Britons get to vote on June 23 this year on whether the UK should leave or stay within the European Union.
Meanwhile, both the leave and stay campaigns are heating up and over the last few days, unionists are saying, in no uncertain terms, that a Brexit — Britain leaving the EU — would be horrific for the economy.
The Confederation of British Industry’s Director-General, Carolyn Fairbairn, said in an economics lecture at the London Business School, while also citing PwC analysis, at the weekend that “leaving the EU would cause a serious shock to the UK economy, with a potential cost to UK GDP of £100 billion and 950,000 jobs by 2020 and negative echoes that could last many years after that.”
And what the CBI says is a big deal — it is a lobby group that speaks on behalf of 250,000 public and private sector companies.
Other key points from a paragraph in the report include (emphasis and splitting into bullet points ours):
- The analysis indicates a cost to the British economy of leaving of as much as £100 billion — the equivalent of around 5% of GDP – by 2020.
- Even in a scenario where a Free Trade Agreement with the EU is secured rapidly, the analysis indicates GDP could be 3% lower by 2020.
- GDP per household in 2020 could be between £2100 and £3700 lower, and the UK’s unemployment rate between 2 and 3 percentage points higher, than if the UK had remained in the EU.
- GDP growth in the years 2017-2020 could be seriously reduced — and possibly be as low as zero in 2017 or 2018.
So in other words, a Brexit will hurt the economy, loads of people will lose their jobs and we will all be poorer. On top of that, even if Britain secured some form of new trade deal with the EU, we will still be impacted negatively.
But CBI’s stance isn’t an isolated argument — it follows very closely to many other forecasts and concerns out there.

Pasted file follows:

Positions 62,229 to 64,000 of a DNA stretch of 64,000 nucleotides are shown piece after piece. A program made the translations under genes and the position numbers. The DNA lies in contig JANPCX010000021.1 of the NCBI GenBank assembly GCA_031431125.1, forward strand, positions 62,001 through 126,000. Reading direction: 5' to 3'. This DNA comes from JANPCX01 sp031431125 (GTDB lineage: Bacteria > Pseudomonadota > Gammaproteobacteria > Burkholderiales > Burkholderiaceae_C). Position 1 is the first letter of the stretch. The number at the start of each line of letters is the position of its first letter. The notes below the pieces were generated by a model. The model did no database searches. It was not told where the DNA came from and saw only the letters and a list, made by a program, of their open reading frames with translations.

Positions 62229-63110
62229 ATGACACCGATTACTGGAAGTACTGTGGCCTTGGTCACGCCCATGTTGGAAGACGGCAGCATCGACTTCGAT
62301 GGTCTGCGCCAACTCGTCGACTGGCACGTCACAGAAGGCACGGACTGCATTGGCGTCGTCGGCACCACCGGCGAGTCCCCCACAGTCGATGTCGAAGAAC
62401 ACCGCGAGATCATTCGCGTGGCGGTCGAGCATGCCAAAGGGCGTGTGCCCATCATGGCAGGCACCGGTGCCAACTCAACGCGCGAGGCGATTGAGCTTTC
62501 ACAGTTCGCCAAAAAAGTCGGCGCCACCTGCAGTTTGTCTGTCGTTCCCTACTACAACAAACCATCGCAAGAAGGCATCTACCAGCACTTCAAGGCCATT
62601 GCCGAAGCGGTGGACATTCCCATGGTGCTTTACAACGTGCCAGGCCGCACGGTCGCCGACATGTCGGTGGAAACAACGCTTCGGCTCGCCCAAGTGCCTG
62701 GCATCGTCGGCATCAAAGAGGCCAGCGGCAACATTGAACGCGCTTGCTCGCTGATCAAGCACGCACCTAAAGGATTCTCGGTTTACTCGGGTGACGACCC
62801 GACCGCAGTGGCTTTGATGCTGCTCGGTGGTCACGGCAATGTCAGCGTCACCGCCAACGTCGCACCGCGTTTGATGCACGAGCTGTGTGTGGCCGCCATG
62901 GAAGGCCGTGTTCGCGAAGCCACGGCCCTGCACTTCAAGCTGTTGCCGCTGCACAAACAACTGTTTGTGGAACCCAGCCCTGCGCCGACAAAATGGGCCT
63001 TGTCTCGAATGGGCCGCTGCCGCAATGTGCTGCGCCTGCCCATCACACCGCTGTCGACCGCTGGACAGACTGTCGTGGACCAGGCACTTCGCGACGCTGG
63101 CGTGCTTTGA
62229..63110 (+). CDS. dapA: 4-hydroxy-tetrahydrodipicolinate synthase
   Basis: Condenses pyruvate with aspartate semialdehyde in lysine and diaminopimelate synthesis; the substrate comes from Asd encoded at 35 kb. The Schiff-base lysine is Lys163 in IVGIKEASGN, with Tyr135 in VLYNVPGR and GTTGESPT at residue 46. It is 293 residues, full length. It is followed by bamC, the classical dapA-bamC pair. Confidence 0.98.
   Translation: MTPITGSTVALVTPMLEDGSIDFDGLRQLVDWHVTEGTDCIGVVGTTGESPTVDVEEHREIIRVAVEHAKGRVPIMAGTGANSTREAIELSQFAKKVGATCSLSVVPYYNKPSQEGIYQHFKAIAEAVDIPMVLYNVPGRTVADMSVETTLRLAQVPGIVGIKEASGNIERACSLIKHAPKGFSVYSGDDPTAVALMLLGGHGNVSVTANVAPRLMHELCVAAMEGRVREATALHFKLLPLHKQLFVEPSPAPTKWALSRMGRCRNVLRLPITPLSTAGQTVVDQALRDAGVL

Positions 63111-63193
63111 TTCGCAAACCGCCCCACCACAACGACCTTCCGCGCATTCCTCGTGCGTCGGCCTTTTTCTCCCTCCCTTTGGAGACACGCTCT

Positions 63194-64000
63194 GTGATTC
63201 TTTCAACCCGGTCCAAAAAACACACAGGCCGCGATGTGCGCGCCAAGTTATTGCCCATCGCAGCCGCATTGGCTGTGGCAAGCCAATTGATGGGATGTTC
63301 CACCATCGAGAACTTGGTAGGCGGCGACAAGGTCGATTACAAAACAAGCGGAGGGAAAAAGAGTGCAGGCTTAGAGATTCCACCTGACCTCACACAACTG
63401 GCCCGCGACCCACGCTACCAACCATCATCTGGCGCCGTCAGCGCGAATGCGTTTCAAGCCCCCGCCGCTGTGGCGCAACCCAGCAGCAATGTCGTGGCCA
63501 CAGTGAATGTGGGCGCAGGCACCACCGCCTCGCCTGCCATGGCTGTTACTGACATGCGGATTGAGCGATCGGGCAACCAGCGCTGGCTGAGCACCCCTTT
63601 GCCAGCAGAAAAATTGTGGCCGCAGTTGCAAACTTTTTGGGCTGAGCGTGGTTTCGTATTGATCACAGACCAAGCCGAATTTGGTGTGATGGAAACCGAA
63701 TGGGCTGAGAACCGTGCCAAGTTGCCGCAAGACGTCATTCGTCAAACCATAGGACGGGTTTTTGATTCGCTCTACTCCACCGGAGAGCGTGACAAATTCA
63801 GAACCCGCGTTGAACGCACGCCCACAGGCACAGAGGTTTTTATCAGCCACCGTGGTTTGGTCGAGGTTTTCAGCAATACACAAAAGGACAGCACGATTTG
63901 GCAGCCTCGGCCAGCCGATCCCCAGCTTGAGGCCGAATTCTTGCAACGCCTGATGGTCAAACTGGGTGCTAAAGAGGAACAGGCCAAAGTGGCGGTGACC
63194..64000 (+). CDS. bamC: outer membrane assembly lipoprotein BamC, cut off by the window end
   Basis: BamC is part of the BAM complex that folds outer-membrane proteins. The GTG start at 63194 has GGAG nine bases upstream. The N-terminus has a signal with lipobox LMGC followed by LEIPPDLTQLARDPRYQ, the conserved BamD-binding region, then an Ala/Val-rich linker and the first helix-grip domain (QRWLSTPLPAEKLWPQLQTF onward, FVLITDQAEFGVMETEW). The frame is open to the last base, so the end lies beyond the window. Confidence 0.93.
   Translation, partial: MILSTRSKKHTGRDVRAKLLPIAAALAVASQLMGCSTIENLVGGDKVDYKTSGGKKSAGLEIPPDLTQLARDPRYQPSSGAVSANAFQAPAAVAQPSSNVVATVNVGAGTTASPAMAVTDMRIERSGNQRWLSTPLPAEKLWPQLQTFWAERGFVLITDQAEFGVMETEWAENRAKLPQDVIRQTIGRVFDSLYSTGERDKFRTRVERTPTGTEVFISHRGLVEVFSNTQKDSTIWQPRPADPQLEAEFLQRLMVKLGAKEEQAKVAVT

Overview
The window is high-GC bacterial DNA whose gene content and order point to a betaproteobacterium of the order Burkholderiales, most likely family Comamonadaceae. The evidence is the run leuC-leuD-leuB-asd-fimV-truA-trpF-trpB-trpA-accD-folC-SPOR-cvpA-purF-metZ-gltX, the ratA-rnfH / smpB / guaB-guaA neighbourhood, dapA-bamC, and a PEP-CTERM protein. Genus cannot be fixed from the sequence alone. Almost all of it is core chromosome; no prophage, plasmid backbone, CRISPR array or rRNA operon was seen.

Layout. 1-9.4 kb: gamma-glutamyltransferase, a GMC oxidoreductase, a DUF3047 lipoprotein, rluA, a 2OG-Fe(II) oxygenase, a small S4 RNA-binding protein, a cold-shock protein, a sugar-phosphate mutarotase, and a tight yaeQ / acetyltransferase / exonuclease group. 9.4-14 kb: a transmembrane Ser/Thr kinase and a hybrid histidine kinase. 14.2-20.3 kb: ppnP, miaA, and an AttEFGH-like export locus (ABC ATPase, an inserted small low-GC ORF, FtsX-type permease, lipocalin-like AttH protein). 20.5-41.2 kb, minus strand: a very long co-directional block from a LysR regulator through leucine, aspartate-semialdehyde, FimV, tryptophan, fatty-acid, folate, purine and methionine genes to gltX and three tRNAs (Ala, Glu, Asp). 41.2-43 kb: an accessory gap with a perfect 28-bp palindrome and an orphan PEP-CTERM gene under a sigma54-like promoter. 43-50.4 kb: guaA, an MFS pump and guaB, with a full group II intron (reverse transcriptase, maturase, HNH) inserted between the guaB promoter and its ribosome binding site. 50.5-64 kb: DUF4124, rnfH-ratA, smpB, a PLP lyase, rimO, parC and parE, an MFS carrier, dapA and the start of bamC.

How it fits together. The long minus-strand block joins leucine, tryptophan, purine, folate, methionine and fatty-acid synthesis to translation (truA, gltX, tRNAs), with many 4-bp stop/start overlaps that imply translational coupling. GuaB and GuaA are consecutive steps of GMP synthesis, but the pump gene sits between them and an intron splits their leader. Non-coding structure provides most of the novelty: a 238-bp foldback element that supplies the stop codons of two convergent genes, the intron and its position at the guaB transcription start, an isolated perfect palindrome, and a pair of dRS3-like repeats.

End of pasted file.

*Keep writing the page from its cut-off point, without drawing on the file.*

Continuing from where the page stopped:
On Sunday, Britain’s former Prime Minister from 1990 to 1997, John Major, said in an opinion piece for the right-leaning newspaper The Telegraph that Britain needs the 28-nation bloc and if it wasn’t for the EU, the UK would still be considered the “sick man of Europe.” He also unequivocally that the “leave” campaign was deluded in how it presented a UK outside the bloc.
“The ‘leave’ campaign blandly assumes that once they have undermined — if not wrecked — the power of the EU by leaving it, they can simply re-negotiate all the advantages of membership with pliant Europeans eager for our trade,” said Major.
“This is self-deception to the point of delusion. Their argument is that the EU needs the UK market more than we need theirs, on the basis that — overall — the EU exports more to the UK than we export to them. This is, at best, disingenuous. More bluntly, it is fantasy.”
Earlier this month, buyout groups — companies owned by private equity or venture capital firms — voiced their overwhelming support for Britain staying in the EU in an Ipsos MORI poll, cited in the Financial Times.
And the opinion of these types of companies are a big deal for Britain — private equity firms own around 3,000 companies across the UK and are responsible for 590,000 jobs.
The poll showed that 83% of the 200 firms owned by venture capital investors which were surveyed said staying part of the EU would be best for their companies.
Last week, an ORB poll for The Telegraph gave those pushing for Britain to leave the EU a seven-point lead over the Remain campaign. The poll puts support for Leave at 52% and Remain at 45% — with the remaining 3% undecided.
The key reason for Leave’s lead over Remain is voter motivation.
A new poll by market research agency Opinium, cited by Britain Elects, puts both sides of the vote at neck-and-neck, showing that the undecided voters could sway the outcome:
EU referendum poll:
— Britain Elects (@britainelects) March 20, 2016